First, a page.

Think your daughter’s bossy? Facebook’s COO Sheryl Sandberg thinks she’s showing leadership qualities. So how best to harness these skills? Sandberg gives us some tips…
Her 2010 TED talk about female leadership amassed millions of hits, it later became a bestselling book: Lean In: Women, Work, and the Will to Lead – and is now a global movement, aiming to empower women and girls.
Sheryl Sandberg’s Lean In foundation then joined forces with Girl Scouts of the USA last year for a project that encourages young girls to lead. It starts, says Sandberg, with banning the word ‘bossy’.
“We call our little girls bossy,” she says, “go to a playground; little girls get called bossy all the time – a word that’s almost never used for boys – and that leads directly to the problems women face in the workforce.”
Ninety-two percent of girls believe they can learn the skills required to lead – yet only 21% believe they already possess them. Moreover, both boys and girls think it’s easier for men to become leaders.
So here are some practical tips from Leanin.org on bringing out your daughter’s inner leader…
1. Encourage Girls and Boys Equally to Lead
Parents and grandparents are crucial architects of a girl’s leadership potential. Yet as early as middle school, parents place a higher value on leadership for boys than for girls.
Reflect on the different messages you may be giving a daughter or son about ambition, future success, and leadership. Parents can legitimise a girl’s most ambitious dreams with acknowledgment and encouragement.
Ask your daughter how she would change the world. Invite her to tell you what leadership means to her. Does she see herself as a leader? What are the ways she leads now, and in what ways would she like to lead more in the future?
2. Be Conscious of the Way You and She Talk
Girls learn early that too much confidence can get them ostracized, and you can often hear the proof in how they communicate. Many girls start sentences with apologies (“I’m not sure this is right, but…”) or turn factual sentences into questions (“Martin Luther King was a civil rights leader?”).
Some cock their heads, play with their hair, or cover their mouths while speaking, using phrases like “kind of” and “sort of” to weaken their convictions. These phrases can become habits and hinder a girl’s ability to speak in a direct manner later on.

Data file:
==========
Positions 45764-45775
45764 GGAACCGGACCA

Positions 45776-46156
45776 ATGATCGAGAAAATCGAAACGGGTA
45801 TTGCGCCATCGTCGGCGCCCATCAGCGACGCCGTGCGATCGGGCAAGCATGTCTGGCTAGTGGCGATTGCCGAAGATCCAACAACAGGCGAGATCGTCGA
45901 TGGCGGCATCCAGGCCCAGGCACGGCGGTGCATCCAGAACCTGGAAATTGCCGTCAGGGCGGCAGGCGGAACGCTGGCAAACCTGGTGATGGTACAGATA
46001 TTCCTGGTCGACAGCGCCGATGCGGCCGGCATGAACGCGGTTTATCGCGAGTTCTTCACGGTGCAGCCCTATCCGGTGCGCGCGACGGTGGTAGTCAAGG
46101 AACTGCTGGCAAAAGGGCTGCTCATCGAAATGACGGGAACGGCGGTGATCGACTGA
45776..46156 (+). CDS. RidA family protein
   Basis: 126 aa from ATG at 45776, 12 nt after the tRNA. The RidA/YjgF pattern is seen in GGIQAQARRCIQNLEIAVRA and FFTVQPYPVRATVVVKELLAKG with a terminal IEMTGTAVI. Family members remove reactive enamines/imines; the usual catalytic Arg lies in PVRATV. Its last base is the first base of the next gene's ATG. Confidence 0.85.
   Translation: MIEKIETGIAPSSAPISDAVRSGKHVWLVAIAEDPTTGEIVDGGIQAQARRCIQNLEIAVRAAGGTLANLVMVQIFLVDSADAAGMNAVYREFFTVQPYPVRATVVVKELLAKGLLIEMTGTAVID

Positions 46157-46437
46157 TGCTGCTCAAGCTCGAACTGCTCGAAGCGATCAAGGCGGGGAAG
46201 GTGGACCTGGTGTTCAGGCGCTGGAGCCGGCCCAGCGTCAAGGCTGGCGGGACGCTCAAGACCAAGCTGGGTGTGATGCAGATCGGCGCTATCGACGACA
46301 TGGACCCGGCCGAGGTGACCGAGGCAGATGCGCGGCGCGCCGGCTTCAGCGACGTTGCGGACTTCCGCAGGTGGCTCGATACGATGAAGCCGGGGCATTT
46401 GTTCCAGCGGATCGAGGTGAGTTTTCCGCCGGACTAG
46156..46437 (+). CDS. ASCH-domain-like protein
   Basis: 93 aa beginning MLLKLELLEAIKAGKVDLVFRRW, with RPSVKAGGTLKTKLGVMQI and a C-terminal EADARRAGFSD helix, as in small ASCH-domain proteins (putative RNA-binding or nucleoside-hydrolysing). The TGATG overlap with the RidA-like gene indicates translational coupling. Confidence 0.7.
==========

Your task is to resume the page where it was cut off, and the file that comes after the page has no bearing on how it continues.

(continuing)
Notice how you communicate in front of your daughter or granddaughter and avoid hedging or softening your opinions with disclaimers or apologies. Be conscious of how your daughter or granddaughter speaks as well.
Reach out to her teachers and coaches for feedback on how she communicates. Girls are vulnerable to perfectionism, so it can be helpful to acknowledge your own hedging words along with hers.
3. Make Your Home an Equal Household
The wage gap, along with the belief that women should oversee household work, starts earlier than you think. Research shows that boys spend less time on household chores but make more money than girls.
Parents often place greater value on the chores boys typically perform, like mowing the lawn, than on chores that girls usually do, like folding laundry or dishwashing.
Your home is a powerful classroom for your children. Do your girls do “typical girl” chores like cleaning or laundry, while boys take out the trash and mow the lawn? Switch up the assignments.
If certain chores receive more allowance, distribute those chores equally. If you end up doing chores in an attempt to avoid another round of nagging, take care to ensure you’re not doing one child’s work more than another’s.
4. Teach Her to Respect Her Feelings
Girls learn early on that being liked and avoiding conflict—even when they’re upset—can win social status and rewards. Many girls are told to “get over” their feelings or to stop being “so sensitive.” A girl’s ability to recognise and respect her feelings, and to speak up about them, is a vital ingredient to developing healthy personal authority and confidence.
Teach your daughter to respect herself by letting her know it’s okay to feel whatever it is she feels and to talk about it. She may not like all her feelings, but they’re an important part of who she is; just as we have to take care of our bodies, we also have to take care of our feelings.
Show her by example: avoid denying, second-guessing, or questioning her feelings with phrases like “It’s not a big deal” or “Don’t overreact.” When she’s ready to share with others, be realistic with her about the challenges of speaking up in a world that still expects girls to be nice above all.
5. Mums and Grandmas: Model Assertive Behaviour